• ScottGN 2.4.1.1

          The Tories main concern is that there are almost as many marginal seats in England that they and the LibDems are in danger of losing to Labour as there are Labour seats in Scotland that may go to the SNP. Consequently their strategy has been to portray Miliband as beholden to Salmond and Sturgeon (the campaign poster of Salmond looking down at a mini Miliband tucked in his breast pocket was really rather good). In the wake of the Indyref while the English were a bit shitty about what they saw as Scottish have-your-cake-and-eat-it-too it worked. Now however Sturgeon has gate crashed the election campaign and polls are showing that english voters actually quite like her (and her anti-austerity message). Hence the leaked ‘fake’ memo from the French Consul. It looks more and more like both Labour and the Tories have seriously under-estimated Nicola Sturgeon.

  3. Bill 3

    The predicted seats are double the number of seats that the SNP would win if representation was proportional.

    Of course, another perspective is that a political Treaty of Union predicated on equality should have meant that 50% of Westminster was comprised of Scottish based MPs…

    • ghostwhowalksnz 3.1

      Treaty of Union meant 50% ?

      Dont know where you got that from ? At the time they had the trump card in the Stuarts replaced the English ruling family.
      The English cut the head off one, and then sent the last one packing.

      The Guelphs have been a largely nondescript borderline insane group.

      Electress Sophia was head and shoulders above all of them, and she was really a Stuart.

  4. Penny Bright 4

    Any summary of POLICIES and PROVEN TRACK RECORDS of the major parties in the upcoming UK election?

    Penny Bright

    • Bill 4.1

      A summary?

      Labour, Conservatives, UKIP and Liberal Democrats are all pro-austerity to one degree or another as per neo-liberal economic dogma.

      The Greens, SNP and Plaid Cymru are all anti-austerity.

      I mean, I know that’s very basic, but everything else flows from there.

      • Kiwiri - Raided of the Last Shark 4.1.1

        Sturgeon was a clear stand-out especially when she said:

        “We need to invest and grow our way out of austerity.”

  5. mikesh 6

    “The predicted seats are double the number of seats that the SNP would win if representation was proportional.”

    Presumably they would still have the same number of seats, but with a 28 seat overhang.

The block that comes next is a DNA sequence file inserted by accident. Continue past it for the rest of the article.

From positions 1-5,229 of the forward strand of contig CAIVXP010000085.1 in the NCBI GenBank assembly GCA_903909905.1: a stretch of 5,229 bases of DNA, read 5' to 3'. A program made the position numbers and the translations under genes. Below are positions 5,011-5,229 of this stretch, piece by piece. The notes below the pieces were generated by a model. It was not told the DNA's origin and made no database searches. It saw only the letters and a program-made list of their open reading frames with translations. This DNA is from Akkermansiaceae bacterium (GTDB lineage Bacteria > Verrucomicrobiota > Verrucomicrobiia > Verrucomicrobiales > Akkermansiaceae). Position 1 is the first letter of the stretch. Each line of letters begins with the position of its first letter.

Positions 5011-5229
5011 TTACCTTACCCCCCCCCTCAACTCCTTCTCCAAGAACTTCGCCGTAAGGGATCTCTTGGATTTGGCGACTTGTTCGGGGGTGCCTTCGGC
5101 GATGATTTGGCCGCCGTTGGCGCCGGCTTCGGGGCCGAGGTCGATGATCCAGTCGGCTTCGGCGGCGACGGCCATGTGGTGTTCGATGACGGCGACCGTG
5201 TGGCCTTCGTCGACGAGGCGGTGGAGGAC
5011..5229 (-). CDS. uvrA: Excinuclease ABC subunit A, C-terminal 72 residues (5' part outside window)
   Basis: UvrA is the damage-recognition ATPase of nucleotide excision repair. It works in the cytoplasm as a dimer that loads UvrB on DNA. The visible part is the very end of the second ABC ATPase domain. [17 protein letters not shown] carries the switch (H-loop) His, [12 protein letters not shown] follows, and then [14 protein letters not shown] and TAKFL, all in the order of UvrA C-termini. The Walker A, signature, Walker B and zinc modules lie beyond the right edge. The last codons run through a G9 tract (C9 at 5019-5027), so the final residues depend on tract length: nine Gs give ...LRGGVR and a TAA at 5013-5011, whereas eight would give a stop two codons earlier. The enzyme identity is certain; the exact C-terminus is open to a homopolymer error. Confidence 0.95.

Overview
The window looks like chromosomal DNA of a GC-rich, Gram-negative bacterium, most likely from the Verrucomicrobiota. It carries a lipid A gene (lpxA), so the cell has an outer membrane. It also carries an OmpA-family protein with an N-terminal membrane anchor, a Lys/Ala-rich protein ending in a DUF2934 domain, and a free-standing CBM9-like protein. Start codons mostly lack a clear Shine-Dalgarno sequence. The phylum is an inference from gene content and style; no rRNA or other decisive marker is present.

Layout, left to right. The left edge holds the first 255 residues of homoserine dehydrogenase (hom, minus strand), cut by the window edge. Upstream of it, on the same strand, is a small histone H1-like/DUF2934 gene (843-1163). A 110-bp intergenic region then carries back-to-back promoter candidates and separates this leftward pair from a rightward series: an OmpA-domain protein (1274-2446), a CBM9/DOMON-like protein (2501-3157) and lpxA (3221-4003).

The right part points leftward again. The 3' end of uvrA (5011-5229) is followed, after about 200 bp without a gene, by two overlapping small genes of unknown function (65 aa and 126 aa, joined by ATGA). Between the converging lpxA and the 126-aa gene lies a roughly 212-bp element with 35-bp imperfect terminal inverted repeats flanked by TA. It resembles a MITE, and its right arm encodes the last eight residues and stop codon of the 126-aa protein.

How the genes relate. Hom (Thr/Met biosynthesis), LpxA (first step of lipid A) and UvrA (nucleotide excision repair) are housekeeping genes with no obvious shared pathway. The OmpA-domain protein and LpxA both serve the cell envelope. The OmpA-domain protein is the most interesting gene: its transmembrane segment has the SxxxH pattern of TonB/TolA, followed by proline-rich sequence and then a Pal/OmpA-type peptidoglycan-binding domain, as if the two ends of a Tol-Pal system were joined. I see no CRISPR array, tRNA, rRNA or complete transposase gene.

6. Ecosse_Maidy 7

    Sturgeon debated in a forthright style with a human touch.

    She held the Westminster Old Boys Club to account especially Cameron and it showed. It showed in bright relief there is an alternative to the menu of cuts, austerity, more cuts all aimed at the lower end of the society, not because of need yet because of Ideology, especially of The Tories.

    Cameron under the strings of Crosby will pull out all the dirty tricks to smear the agenda of hope over cuts. They will use, and are using the right wing press and soon no doubt big industry to demean Sturgeons Hope agenda. They will raise the spectra of a Millibland Labour- Sturgeon,Salmond SNP, ,understanding pact, confidence and supply, call it what one likes, as a bad thing for Democracy in “Britain”….This means translated a bad thing for them…Tory South East based England. They will try and weaponise this tactic, to try and get people in England to tactically switch in swing seats away from a potential Labour vote to Them, under the mantra of keeping Sturgeon-Milliband out of power and influence.

    Now Sturgeon is used to this sort of treatment from the establishment, especially during the referendum campaign and despite a NO Vote, it was shown that you can navigate round big business threats and Westminster smears. Hopefully this will occur again and also that people in Wales, Northern Ireland, England will perceive Strurgeon for what she is, a progressive politician with a message of hope and competence.

    Only time will tell.

    The only thing more despicable at how the Tories/Crosby are painting the Rise of Sturgeon and a potential SNP/Labour co existence is the Tories haven’t ruled out a coalition, pact, alliance with Farage’s Racist UKIP. Oh the whiff of rank hypocracy!